Published Online: January 15, 2013
Published in Print: January 16, 2013, as Md. Gets Scolding Over Race to Top

Policy Brief

Md. Gets Scolding Over Race to Top

Add Maryland to the list of Race to the Top states that have gotten into trouble with the U.S. Department of Education.

In a sternly worded letter from the Education Department to Maryland last month, federal officials placed several major conditions on $37.9 million of the state's $250 million Race to the Top grant.

If the state fails to make good on conditions tied to its teacher-evaluation system, it risks losing that part of the grant.

"The department is concerned about the overall strategic planning, implementation, and evaluation of the state's teacher- and principal-evaluation system, including the quality of the [school year] 2011-2012 seven-LEA pilot as well as communication with and supports provided to participating LEAs," the letter says. (LEAs are local education agencies.)

The Dec. 6 letter approves several changes to Maryland's Race to the Top plan. But it indicates that federal officials have major concerns about the capacity of school districts to implement these evaluations and the shift away from using test data as one component of educator evaluations at the high school level.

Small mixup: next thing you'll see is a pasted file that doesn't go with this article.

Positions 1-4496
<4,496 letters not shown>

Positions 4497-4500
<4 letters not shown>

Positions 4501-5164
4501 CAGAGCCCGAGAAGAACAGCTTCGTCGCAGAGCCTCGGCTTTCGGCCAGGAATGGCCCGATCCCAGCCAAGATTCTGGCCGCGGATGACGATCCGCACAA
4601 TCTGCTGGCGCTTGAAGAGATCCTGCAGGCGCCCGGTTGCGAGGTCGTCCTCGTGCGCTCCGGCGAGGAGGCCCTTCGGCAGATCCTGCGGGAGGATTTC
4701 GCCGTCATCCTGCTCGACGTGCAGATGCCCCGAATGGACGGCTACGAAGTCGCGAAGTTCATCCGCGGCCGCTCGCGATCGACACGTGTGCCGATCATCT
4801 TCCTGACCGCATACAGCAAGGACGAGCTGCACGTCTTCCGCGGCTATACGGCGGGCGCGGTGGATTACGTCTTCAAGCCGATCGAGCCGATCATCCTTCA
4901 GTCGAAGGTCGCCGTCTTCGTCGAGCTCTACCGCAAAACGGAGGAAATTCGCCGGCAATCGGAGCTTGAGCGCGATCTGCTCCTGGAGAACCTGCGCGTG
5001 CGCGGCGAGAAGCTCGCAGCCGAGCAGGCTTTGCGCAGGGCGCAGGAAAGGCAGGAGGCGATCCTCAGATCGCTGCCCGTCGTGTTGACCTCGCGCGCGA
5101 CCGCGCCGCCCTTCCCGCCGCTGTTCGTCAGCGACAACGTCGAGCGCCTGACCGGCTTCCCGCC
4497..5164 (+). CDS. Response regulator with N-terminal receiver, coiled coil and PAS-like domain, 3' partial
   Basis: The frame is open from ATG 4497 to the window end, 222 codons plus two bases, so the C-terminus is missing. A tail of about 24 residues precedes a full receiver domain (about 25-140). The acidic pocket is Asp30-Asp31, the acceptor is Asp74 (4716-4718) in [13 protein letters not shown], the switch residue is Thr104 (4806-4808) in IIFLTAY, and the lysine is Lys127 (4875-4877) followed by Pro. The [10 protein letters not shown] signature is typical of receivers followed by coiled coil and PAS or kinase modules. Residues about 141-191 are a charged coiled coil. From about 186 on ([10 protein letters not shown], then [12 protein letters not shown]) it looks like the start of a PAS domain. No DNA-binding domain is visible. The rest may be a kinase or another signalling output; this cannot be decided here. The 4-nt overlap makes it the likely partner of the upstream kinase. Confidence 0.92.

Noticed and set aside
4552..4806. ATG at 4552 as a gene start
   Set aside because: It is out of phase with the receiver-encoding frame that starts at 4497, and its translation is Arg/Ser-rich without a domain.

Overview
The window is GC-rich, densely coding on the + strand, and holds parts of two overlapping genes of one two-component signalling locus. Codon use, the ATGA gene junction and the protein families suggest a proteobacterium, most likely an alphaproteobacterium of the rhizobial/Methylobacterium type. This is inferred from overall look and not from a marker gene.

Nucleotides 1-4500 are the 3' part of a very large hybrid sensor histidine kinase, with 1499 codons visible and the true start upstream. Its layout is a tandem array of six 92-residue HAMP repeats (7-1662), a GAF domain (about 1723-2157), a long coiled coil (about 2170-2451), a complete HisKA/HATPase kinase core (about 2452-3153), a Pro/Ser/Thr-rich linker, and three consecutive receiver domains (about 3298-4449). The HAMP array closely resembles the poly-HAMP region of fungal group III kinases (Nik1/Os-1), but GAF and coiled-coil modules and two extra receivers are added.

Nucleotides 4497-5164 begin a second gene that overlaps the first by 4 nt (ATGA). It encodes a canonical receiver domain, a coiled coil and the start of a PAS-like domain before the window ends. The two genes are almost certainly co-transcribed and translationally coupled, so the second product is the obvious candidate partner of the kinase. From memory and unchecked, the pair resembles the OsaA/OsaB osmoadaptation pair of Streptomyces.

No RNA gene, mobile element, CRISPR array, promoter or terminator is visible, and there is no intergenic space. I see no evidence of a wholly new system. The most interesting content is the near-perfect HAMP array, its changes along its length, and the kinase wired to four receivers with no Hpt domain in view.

Letters like these are meant to send a warning signal both to state officials and to the public.

"They are making a relatively significant shift in their approach," said Ann Whalen, who oversees Race to the Top implementation, in an interview. "As they put these changes into action, we will look to them to be thoughtful about how they execute their work."

Maryland had to turn in by Jan. 7 a plan for how it is field-testing and evaluating its teacher-evaluation pilot.

And it met that deadline, said state schools Superintendent Lillian Lowery, the former Delaware chief who inherited Maryland's plan when she became its chief in July. (She replaced longtime chief Nancy Grasmick.)

By the time Ms. Lowery assembled her Race to the Top team in October, the state was six to 10 months behind schedule. "We had to take a plan that was conceptual and put it in high gear to get it on track," she said in an interview.

Now, the state is working quickly to field-test its teacher-evaluation plan and get outside experts on board to help evaluate how it's working.

Vol. 32, Issue 17, Page 19

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